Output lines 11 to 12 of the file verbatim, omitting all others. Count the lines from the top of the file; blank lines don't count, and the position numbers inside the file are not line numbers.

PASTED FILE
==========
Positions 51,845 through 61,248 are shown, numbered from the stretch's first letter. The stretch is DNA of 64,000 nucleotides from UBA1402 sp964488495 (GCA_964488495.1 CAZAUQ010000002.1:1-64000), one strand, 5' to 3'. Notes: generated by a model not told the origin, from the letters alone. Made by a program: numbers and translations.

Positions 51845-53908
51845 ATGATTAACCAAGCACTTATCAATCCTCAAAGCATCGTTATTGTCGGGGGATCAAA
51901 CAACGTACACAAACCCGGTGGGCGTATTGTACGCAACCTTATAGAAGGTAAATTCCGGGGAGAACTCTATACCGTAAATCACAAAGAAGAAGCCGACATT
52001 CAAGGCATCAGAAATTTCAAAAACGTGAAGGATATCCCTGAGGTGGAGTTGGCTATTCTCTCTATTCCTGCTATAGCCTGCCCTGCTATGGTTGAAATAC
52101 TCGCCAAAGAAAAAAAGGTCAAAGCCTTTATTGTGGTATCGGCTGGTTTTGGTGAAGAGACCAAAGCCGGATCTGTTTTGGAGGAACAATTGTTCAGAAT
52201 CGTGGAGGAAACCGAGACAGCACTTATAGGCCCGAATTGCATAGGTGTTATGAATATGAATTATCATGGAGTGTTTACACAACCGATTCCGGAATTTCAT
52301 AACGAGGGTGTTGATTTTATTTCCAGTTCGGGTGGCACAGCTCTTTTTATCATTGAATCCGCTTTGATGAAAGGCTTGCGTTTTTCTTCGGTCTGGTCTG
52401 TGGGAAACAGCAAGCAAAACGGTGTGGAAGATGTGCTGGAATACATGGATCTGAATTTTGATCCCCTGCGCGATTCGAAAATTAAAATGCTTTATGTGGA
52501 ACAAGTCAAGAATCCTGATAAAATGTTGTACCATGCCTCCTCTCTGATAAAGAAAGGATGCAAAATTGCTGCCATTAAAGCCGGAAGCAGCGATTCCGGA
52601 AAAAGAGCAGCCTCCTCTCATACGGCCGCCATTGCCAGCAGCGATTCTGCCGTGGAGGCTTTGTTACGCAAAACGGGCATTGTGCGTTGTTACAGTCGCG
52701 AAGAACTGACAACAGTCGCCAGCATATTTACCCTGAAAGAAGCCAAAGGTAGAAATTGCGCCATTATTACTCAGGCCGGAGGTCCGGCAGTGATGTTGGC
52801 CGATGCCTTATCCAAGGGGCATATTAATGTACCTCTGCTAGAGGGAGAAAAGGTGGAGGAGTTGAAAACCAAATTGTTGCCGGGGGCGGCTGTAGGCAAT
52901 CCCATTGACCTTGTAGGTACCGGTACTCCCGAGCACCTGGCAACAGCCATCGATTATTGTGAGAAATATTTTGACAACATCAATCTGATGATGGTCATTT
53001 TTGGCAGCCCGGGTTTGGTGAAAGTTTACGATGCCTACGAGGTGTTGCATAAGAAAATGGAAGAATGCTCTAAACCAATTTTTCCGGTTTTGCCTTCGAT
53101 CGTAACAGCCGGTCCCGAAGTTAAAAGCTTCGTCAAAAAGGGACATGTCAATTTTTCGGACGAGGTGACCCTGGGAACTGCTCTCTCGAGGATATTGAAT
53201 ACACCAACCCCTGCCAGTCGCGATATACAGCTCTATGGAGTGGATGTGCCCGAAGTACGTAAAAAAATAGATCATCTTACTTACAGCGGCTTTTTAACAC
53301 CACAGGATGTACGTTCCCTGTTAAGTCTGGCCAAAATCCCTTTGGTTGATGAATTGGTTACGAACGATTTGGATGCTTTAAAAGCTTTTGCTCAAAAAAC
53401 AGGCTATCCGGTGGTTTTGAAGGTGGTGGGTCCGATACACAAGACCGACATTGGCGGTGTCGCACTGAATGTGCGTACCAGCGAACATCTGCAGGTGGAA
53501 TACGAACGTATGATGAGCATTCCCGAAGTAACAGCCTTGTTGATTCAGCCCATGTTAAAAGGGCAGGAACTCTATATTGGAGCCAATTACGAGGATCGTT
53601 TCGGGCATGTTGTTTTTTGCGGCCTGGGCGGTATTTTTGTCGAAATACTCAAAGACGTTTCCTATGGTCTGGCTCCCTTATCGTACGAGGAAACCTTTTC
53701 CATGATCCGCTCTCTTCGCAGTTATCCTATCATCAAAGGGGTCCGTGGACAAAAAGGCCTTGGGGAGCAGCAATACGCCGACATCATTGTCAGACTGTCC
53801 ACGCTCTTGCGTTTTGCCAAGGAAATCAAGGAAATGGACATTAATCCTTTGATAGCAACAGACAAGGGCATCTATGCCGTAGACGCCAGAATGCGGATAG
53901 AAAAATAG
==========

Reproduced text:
52601 AAAAGAGCAGCCTCCTCTCATACGGCCGCCATTGCCAGCAGCGATTCTGCCGTGGAGGCTTTGTTACGCAAAACGGGCATTGTGCGTTGTTACAGTCGCG
52701 AAGAACTGACAACAGTCGCCAGCATATTTACCCTGAAAGAAGCCAAAGGTAGAAATTGCGCCATTATTACTCAGGCCGGAGGTCCGGCAGTGATGTTGGC